Colo. Gun Laws Offer Inspiration, Cautionary Tale For Obama The president is trying to regain traction for federal gun control measures by visiting states that are moving forward on their own. Today he speaks in Colorado, where public outrage in the wake of mass shootings helped propel new legislation — and where opponents are promising political payback.
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Colo. Gun Laws Offer Inspiration, Cautionary Tale For Obama

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Colo. Gun Laws Offer Inspiration, Cautionary Tale For Obama

Colo. Gun Laws Offer Inspiration, Cautionary Tale For Obama

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  • <iframe src="" width="100%" height="290" frameborder="0" scrolling="no" title="NPR embedded audio player">
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Now, President Obama wants the federal government to toughen its gun control laws. And today, he'll be in Colorado, where lawmakers recently passed a series of bills requiring background checks for all gun purchases and also, limiting the size of ammunition clips.

If Colorado serves as a model for what the president is hoping for nationwide, the state also serves as a cautionary tale, as NPR's Scott Horsley reports.

SCOTT HORSLEY, BYLINE: The Century 16 movie theater in Aurora, Colo., has reopened with a new name and a new supply of action flicks. But residents here haven't forgotten last summer's massacre, in which a gunman opened fire during a late-night screening of a Batman movie, killing 12 and wounding nearly 60 others.

This week, prosecutors announced plans to seek the death penalty for the alleged gunman, James Holmes. Colorado lawmakers also responded to the shooting with new gun control laws. State lawmaker Rhonda Fields represents the Aurora neighborhood where the movie shooting took place.

STATE REP. RHONDA FIELDS: I could only imagine what it was like sitting in that theater, about ready to see something that you were anticipating and then, you know, it's just a life-changing event.

HORSLEY: The Aurora shooting also re-opened personal wounds for Fields. Seven years earlier, her son was shot to death shortly after he graduated from Colorado State University.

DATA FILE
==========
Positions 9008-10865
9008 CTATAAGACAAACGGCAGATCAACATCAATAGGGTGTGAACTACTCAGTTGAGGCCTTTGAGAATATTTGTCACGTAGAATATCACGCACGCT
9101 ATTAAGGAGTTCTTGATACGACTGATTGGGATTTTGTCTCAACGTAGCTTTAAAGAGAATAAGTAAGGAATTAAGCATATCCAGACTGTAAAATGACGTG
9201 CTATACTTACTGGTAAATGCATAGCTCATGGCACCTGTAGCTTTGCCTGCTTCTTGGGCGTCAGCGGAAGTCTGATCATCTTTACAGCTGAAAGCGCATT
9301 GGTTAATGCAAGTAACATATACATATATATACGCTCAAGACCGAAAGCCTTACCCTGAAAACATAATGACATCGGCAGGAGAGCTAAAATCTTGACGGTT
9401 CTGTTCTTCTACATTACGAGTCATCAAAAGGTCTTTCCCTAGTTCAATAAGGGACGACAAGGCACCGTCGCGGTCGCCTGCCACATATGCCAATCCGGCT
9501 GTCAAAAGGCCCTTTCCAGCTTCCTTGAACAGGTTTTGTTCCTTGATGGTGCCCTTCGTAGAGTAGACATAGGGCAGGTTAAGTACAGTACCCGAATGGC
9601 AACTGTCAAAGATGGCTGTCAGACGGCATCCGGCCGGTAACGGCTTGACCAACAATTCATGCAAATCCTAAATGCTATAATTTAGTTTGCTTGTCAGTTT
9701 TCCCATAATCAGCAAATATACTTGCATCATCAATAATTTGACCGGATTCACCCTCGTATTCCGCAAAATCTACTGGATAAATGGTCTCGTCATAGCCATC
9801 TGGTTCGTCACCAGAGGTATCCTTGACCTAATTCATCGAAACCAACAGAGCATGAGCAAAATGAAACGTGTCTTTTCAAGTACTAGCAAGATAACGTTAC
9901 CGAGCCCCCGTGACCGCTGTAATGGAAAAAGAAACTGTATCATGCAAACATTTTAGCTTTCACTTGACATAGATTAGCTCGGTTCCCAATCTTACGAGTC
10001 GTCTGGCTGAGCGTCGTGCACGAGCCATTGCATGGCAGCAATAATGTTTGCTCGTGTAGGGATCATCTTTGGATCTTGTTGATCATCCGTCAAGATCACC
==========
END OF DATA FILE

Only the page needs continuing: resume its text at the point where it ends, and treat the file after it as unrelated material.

FIELDS: His car - and him, and his fiance - were riddled with an assault rifle. So I understand the violence, and how murder is just a horrible thing when someone suddenly is taken away from you.

HORSLEY: Fields became an advocate for gun control. And this year, she found plenty of company in Colorado's Democratic House and Senate. The Senate president says lawmakers were forced to act after the mass shootings in Aurora and later, at a Connecticut elementary school. President Obama has been counting on that same public outrage to advance gun control bills nationwide.


PRESIDENT BARACK OBAMA: This is our best chance in more than a decade, to take common-sense steps that will save lives.

HORSLEY: At the White House last week, Obama warned even though polls show strong support for universal background checks and other gun control measures, they face powerful opposition from the gun lobby. That's also true here in Colorado.

Dudley Brown runs an organization called Rocky Mountain Gun Owners. His office, in the small town of Windsor, is located near a river named for the gunpowder French trappers once stored there.

DUDLEY BROWN: This is a very Western state with traditional Western values, and citizens had to have firearms for self-defense. And right now, that's still the case.

HORSLEY: Brown complains universal background checks are just a step towards identifying gun owners so the government can seize their weapons, and he calls the 15-bullet limit on ammunition clips arbitrary. He's promising political payback in next year's election that could cost Colorado Democrats their majorities.

BROWN: I liken it to the proverbial hunting season. And we tell gun owners, there's a time to hunt deer, and the next election is the time to hunt Democrats.

HORSLEY: Similar threats have had a powerful effect in Washington, where universal background checks now face an uphill battle. Here in Colorado, State Rep. Fields says she has no regrets.

FIELDS: I just feel like it was the right thing to do. It's the right thing to do for public safety. And if I get recalled because of it, I still think that I was on the right side of history.

HORSLEY: Fields says she has a message for the president and Congress: Don't give up.

Scott Horsley, NPR News, Denver.

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